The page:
Abp Weakland will not stop his attacks on Church teaching, so Rome must finally act
If, as George Neumayr writes in the July 2009 Catholic World Report, Abp. Rembert Weakland’s autobiography really is, among other things, a “memoir in praise of homosexual behavior” in which the prominent prelate admits “several affairs with men” and “argues that the Church should endorse the ‘physical, genital expression’ of homosexuality”, then Rome has, as I see it, no defensible choice but, in accord with canons 1405.1.3 and 1717, to launch an investigation into the allegation that Weakland has, in violation of Canon 1369, used “published writings or other . . . instruments of social communication . . . to gravely injure good morals” and visit upon him a fitting penalty. That Weakland is an archbishop should not shield him from canonical investigation and punishment, but rather serves to underscore the need for his correction under c. 1326.1.2. Moreover, the Order of St. Benedict should, I think, signal its willingness to participate in the process in accord with law (esp. cc. 696.1 and 705).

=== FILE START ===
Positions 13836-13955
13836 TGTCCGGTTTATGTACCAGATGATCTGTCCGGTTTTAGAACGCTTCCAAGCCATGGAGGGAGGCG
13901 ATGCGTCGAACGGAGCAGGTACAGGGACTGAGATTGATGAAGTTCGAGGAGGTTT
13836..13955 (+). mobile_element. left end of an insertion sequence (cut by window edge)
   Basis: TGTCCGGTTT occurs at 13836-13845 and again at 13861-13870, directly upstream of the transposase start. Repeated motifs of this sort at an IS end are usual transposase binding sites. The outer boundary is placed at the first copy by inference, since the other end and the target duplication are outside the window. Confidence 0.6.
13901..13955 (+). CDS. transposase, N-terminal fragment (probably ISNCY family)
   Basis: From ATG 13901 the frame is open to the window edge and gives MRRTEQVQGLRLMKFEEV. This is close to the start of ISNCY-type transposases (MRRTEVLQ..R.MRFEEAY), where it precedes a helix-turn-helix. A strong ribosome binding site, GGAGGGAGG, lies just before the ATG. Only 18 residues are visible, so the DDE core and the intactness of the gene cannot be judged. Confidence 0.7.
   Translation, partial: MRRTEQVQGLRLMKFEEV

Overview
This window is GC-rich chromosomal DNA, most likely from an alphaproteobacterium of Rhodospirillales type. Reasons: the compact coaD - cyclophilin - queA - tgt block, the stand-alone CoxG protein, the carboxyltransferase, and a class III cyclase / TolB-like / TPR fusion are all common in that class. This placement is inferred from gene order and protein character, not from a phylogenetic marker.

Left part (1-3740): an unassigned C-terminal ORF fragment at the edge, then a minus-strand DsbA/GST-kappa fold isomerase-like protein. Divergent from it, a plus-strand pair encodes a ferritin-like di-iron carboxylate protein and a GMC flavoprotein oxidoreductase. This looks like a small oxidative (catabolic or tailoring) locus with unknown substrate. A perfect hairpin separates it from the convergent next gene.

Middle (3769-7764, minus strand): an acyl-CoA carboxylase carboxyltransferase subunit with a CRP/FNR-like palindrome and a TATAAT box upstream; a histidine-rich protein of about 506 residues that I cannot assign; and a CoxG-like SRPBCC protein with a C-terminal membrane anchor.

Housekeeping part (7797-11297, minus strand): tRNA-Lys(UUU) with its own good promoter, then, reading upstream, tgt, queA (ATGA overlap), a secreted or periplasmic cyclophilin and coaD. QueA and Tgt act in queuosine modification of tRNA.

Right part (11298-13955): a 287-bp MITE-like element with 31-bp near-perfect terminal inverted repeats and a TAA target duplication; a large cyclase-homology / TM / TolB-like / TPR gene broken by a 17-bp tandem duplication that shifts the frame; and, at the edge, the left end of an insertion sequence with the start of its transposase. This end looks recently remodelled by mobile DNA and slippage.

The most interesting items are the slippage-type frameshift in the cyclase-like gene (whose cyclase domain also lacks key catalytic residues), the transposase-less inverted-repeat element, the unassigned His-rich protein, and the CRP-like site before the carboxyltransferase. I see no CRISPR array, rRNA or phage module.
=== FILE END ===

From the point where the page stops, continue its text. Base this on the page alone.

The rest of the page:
It’s obvious that Weakland has no intention of stopping his attacks on various Church teachings or of refraining from giving protracted scandal to the faithful. The damage he has done, especially to the Church of Milwaukee, but to the Church Universal as well, is incalculable. What Rome should have done during the decades of defiance shown it by Weakland is a matter for historians to debate. The only question today, as I see it, is what, if anything, will Rome finally do to vindicate the faithful against the appalling and on-going scandal of Abp. Rembert Weakland?